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Volume 1, Issue 4

 

Cover Image

Cover Figure: Continuous improvement in relative survival rates of patients diagnosed with multiple myeloma in the United States between 1993 and 2012.
See the article by Costa et al.

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WASHINGTON, January 10,  2017 – Welcome to the “Advance Notice,”  newsletter which provides highlights from issues of Blood Advances, the open-access journal of the American Society of Hematology (ASH), that  are hand-picked by Blood Advances Editor-in-Chief Robert Negrin, MD.

Autosomal recessive p47phox-deficient chronic granulomatous disease (p47-CGD) is a serious immune disorder that results in life-threatening immunological deficiency. Correction of this disorder with gene modification is an attractive clinical approach. Merling et al explored strategies for correction of this monogenic disorder, using engineered zinc finger nucleases targeting the 2-nucleotide deletion at the start of exon 2 in induced pluripotent stem cells derived from patients with p47-CGD. Correction of this mutation resulted in production of p47phox and correction of oxidase activity. This paper documents an exciting approach that may someday become a clinical reality.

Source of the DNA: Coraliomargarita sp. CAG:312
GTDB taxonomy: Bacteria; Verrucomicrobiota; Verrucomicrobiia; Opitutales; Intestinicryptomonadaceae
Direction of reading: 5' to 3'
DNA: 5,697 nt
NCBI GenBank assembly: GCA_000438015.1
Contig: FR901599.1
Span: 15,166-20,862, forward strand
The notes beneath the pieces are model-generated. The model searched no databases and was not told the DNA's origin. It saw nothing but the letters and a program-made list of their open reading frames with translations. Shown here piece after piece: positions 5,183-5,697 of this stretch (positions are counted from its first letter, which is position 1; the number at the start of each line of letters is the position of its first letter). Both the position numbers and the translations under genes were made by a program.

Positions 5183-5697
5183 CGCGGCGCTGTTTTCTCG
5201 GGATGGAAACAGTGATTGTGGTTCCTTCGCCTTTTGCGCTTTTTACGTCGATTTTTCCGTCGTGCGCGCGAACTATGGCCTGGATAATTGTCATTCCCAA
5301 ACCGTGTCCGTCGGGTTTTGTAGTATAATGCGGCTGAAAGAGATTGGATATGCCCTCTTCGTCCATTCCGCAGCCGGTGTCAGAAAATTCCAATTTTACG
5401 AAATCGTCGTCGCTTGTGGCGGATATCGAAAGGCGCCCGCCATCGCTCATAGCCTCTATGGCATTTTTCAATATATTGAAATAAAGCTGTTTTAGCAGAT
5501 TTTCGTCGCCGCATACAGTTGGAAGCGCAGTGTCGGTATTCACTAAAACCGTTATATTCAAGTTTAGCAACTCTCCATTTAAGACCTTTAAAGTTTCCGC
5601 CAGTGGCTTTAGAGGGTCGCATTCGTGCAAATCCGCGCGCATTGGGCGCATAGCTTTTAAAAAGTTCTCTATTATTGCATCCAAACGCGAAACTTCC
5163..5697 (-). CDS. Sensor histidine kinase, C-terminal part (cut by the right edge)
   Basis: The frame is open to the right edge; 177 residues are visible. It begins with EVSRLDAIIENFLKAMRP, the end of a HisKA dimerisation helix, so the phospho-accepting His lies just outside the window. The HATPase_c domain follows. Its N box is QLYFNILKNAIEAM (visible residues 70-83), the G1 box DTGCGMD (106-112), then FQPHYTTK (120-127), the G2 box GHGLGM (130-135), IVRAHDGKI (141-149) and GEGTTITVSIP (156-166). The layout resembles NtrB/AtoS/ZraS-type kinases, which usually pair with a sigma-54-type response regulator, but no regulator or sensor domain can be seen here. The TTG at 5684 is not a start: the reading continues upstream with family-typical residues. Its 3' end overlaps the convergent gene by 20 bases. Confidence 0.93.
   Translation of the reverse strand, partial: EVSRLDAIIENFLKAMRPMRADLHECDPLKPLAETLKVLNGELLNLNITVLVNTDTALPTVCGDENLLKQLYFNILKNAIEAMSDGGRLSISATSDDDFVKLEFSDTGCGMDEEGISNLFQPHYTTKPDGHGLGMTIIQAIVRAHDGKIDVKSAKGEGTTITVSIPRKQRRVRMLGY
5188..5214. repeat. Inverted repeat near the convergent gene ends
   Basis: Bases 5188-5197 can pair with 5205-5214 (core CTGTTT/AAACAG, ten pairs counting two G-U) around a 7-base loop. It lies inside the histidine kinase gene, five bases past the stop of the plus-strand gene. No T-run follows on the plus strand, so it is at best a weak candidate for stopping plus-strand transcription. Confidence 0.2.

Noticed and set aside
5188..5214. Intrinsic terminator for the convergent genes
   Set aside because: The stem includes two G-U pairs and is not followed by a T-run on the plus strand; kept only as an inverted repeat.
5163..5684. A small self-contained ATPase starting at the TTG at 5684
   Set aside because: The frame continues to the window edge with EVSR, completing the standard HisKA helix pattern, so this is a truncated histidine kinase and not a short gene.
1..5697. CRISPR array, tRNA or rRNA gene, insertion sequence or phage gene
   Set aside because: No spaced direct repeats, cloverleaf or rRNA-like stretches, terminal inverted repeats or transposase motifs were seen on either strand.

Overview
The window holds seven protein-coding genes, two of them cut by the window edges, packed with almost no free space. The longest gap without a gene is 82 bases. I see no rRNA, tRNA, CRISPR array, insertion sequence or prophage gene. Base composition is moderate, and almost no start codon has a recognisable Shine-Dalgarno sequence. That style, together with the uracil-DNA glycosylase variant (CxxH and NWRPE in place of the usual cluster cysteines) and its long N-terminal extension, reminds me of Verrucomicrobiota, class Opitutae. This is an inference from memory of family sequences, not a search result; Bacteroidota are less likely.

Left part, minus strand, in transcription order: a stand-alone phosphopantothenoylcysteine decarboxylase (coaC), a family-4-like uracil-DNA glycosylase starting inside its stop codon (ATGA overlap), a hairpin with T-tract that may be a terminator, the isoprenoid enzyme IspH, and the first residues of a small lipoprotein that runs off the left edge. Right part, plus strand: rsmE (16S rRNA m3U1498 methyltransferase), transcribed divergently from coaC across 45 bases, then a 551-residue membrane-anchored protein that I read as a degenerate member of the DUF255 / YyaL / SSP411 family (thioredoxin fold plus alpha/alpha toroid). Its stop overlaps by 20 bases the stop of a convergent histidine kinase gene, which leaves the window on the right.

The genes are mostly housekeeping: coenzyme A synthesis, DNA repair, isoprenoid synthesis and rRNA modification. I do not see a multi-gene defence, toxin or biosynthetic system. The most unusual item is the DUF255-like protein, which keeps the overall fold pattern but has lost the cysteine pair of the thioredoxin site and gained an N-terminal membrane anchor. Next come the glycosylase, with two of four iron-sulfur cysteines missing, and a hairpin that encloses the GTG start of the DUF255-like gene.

One of hematology's true success stories has been the multitude of treatments developed for patients with multiple myeloma. Costa et al discuss recent trends in its incidence and in the survival of patients with this life-threatening hematological disorder. Their report documents that there have been improvements in overall survival of patients <75 years of age, whereas older and minority patients unfortunately have not enjoyed similar improvements.

Featured Visual Abstract

Recent trends in multiple myeloma incidence and survival by age, race, and ethnicity in the United States

Luciano J. Costa, Ilene K. Brill, James Omel, Kelly Godby, Shaji K. Kumar and Elizabeth E. Brown

 

 

 

 

Blood Advances is the official open-access journal of the American Society of Hematology (ASH) (www.hematology.org), the world’s largest professional society concerned with the causes and treatment of blood disorders.

ASH’s mission is to further the understanding, diagnosis, treatment, and prevention of disorders affecting blood, bone marrow, and the immunologic, hemostatic, and vascular systems by promoting research, clinical care, education, training, and advocacy in hematology.